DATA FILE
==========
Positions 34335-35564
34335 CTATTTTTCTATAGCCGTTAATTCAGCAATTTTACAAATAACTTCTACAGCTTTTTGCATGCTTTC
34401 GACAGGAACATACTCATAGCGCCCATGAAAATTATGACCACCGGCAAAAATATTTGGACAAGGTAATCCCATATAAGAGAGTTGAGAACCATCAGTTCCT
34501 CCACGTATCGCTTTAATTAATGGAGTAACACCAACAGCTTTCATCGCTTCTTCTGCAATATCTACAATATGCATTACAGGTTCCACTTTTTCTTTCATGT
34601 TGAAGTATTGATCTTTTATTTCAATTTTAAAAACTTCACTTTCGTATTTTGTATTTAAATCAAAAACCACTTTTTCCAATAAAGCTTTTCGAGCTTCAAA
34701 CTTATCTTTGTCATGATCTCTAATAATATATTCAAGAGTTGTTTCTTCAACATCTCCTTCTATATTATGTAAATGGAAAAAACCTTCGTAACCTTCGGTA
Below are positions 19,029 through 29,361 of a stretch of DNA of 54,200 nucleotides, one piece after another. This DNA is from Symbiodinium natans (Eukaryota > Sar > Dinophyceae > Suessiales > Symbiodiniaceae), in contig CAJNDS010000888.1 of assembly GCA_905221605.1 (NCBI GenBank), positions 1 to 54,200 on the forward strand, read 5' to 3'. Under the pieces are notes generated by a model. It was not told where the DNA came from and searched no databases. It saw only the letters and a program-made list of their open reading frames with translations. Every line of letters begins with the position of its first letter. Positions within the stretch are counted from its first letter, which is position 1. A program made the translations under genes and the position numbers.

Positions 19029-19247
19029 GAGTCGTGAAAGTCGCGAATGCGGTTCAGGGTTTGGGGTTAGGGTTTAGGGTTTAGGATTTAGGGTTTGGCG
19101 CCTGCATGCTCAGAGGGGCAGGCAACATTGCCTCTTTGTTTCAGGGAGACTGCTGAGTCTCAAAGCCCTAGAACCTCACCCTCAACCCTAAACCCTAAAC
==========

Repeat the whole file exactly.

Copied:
Positions 34335-35564
34335 CTATTTTTCTATAGCCGTTAATTCAGCAATTTTACAAATAACTTCTACAGCTTTTTGCATGCTTTC
34401 GACAGGAACATACTCATAGCGCCCATGAAAATTATGACCACCGGCAAAAATATTTGGACAAGGTAATCCCATATAAGAGAGTTGAGAACCATCAGTTCCT
34501 CCACGTATCGCTTTAATTAATGGAGTAACACCAACAGCTTTCATCGCTTCTTCTGCAATATCTACAATATGCATTACAGGTTCCACTTTTTCTTTCATGT
34601 TGAAGTATTGATCTTTTATTTCAATTTTAAAAACTTCACTTTCGTATTTTGTATTTAAATCAAAAACCACTTTTTCCAATAAAGCTTTTCGAGCTTCAAA
34701 CTTATCTTTGTCATGATCTCTAATAATATATTCAAGAGTTGTTTCTTCAACATCTCCTTCTATATTATGTAAATGGAAAAAACCTTCGTAACCTTCGGTA
Below are positions 19,029 through 29,361 of a stretch of DNA of 54,200 nucleotides, one piece after another. This DNA is from Symbiodinium natans (Eukaryota > Sar > Dinophyceae > Suessiales > Symbiodiniaceae), in contig CAJNDS010000888.1 of assembly GCA_905221605.1 (NCBI GenBank), positions 1 to 54,200 on the forward strand, read 5' to 3'. Under the pieces are notes generated by a model. It was not told where the DNA came from and searched no databases. It saw only the letters and a program-made list of their open reading frames with translations. Every line of letters begins with the position of its first letter. Positions within the stretch are counted from its first letter, which is position 1. A program made the translations under genes and the position numbers.

Positions 19029-19247
19029 GAGTCGTGAAAGTCGCGAATGCGGTTCAGGGTTTGGGGTTAGGGTTTAGGGTTTAGGATTTAGGGTTTGGCG
19101 CCTGCATGCTCAGAGGGGCAGGCAACATTGCCTCTTTGTTTCAGGGAGACTGCTGAGTCTCAAAGCCCTAGAACCTCACCCTCAACCCTAAACCCTAAAC